A program that aims to put prisoners returning to Rockford on the right path may hinge on conversations with the state.

Wednesday, 17 October 2012 21:39

New laws help ex-inmates in Ohio find jobs

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Hundreds of individuals are released from prison and back into communities annually across Ohio, and the Rev. Willie Peterson wants them to know where to seek help.

Wednesday, 17 October 2012 21:35

Equine Therapy: Prison Inmate Programs

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equine therapy in prisons

 

By Claire Dorotik, LMFT

While there may be some people who believe that inmates cannot, or should not be rehabilitated, returning them back to civilian life in a productive way is actually the original purpose of our prisons.

Thursday, 15 March 2012 17:03

Prison breaks ground on long-awaited chapel

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PENDER COUNTY, NC -- Nearly 800 inmates call the Pender Correctional Institution home. Although it's just a temporary stop for most, prison leaders and the community have come together to build what they hope will make a lasting impression.

Jan. 22, 2011
Written by Nancy Averett / Guest columnist
OHIO - Increasingly, experts believe delinquent youth incarceration is harmful, ineffective and wasteful, that it has the exact opposite impact of its intent: promoting public safety. As the Annie E. Casey Foundation noted in its an October 2011 report "No Place for Kids: The Case for Reducing Juvenile Incarceration," systemic mistreatment of confined youth has been documented in the youth corrections systems of 22 states, including Ohio, since 2000.

Published: Tuesday, January 17, 2012, 8:10 AM

 

BIRMINGHAM, ALABAMA. -- Four Birmingham-area men recently released from federal prisons sat in a jury box last Wednesday inside the Hugo L. Black U.S. Courthouse and listened to U.S. District Judge Karon O. Bowdre explain a new program aimed at keeping them out of trouble -- and prison -- again.

All four men had been identified through a ranking system to be among those at highest risk to commit another crime.

Julie Hilden

Writing materials used by inmates to write to pen pals.

Last year, on December 22, a three-judge panel of the U.S. Court of Appeals for the Eleventh Circuit affirmed a federal district court’s grant of summary judgment in a case involving prisoners’ First Amendment and due process rights.  In this column, I’ll argue that the court made the wrong call.

By Nikolas Bunton

Inmates of the Sierra Conservation Center training in the field for becoming firefighters.


JAMESTOWN, CALIFORNIA — “I’m not perfect by any means, and nobody is, but I’m ten times a better man than I was before this camp term,” inmate firefighter Philip Kirkpatrick, an eager camp inmate in his late twenties recounts of his experiences at Baseline Conservation Camp, one of the 19 prison fire camps conveniently placed throughout the state of California to fight wildfires, “I feel like my life has purpose to it now, and that’s something that I’ve honestly never had before. I’m ready to take on the world.”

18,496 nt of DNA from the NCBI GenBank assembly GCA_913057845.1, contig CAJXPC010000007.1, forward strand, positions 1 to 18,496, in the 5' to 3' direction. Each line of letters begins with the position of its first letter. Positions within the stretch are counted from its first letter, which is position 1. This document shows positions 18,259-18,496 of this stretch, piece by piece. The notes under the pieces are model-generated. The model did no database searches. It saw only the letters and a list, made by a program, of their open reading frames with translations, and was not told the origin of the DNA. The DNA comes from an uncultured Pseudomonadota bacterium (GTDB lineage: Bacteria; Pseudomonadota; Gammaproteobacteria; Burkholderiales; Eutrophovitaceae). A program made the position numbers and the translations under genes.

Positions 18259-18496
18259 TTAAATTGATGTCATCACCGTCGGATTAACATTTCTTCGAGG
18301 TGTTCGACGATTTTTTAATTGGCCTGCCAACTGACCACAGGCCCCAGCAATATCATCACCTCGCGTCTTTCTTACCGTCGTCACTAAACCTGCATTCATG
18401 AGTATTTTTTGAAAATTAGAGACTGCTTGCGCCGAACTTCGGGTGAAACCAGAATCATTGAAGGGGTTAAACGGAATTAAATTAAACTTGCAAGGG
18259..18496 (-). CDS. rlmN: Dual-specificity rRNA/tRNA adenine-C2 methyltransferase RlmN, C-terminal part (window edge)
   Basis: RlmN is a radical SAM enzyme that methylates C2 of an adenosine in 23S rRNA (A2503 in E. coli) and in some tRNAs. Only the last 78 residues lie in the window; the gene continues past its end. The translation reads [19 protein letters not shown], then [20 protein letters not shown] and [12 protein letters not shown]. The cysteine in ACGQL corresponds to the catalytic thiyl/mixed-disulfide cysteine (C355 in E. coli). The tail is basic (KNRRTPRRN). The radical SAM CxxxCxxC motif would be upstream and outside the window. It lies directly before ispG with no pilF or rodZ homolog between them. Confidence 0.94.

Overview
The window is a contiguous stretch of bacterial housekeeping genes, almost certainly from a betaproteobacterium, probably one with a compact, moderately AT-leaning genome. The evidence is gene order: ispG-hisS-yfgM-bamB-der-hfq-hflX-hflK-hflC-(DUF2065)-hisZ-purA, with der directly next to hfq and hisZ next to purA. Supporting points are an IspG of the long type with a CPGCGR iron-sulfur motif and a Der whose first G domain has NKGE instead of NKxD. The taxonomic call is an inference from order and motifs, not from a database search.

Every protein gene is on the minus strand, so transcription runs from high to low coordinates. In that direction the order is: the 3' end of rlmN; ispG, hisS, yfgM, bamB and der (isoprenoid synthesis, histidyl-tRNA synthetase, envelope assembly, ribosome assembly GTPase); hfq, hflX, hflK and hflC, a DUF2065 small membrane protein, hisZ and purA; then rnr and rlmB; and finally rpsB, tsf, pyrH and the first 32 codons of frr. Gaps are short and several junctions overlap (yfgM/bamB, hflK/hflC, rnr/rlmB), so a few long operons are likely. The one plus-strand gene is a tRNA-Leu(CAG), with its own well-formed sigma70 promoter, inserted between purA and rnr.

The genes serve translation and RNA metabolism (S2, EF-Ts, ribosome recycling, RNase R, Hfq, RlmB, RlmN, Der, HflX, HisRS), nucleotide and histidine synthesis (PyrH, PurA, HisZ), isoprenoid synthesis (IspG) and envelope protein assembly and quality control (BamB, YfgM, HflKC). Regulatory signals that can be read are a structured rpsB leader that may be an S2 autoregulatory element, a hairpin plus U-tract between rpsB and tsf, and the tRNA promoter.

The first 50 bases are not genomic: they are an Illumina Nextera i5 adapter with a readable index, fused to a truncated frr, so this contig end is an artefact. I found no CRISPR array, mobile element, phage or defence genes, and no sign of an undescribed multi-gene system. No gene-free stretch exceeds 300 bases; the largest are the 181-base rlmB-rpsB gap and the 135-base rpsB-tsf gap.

Wednesday, 28 December 2011 17:03

Art display reveals the human side of prisoners

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BY ERICA BLAKE
BLADE STAFF WRITER

Diana Rodriguez stands in front of artwork made a prisoner named Raymond Towler in The Federal Public Defender's office.

Diana Rodriguez stands in front of artwork made a prisoner named Raymond Towler in The Federal Public Defender's office. THE BLADE/AMY E. VOIGT

For much of his adult life, Raymond Towler was known by a number.

Released last year from Lorain Correctional Institution after a DNA test exonerated him of a rape for which he spent nearly 29 years behind bars, Mr. Towler said many of those days he spent trying to feel human.

Painting helped him accomplish that.

Several of the oil paintings the Cleveland native created while enduring his life behind bars are now on display in the federal public defender's office in downtown Toledo. His are among several pieces by inmates in Ohio's prison system that are on display in the Adams Street office.

"I was forced to use my talents to get by, to survive," Mr. Towler said during a recent open house. "I think an exhibit like this is important to humanize these guys who are otherwise just another number."

Drawings and paintings created in a variety of mediums line the walls in the office. Next to each piece is the artist's name and the name of the work. The reason the artist is in prison is not listed.

By William Anderson/Argus Observer

Tuesday, December 20, 2011 11:29 AM PST

One program in the area is helping make that transition easier by providing a helping hand.

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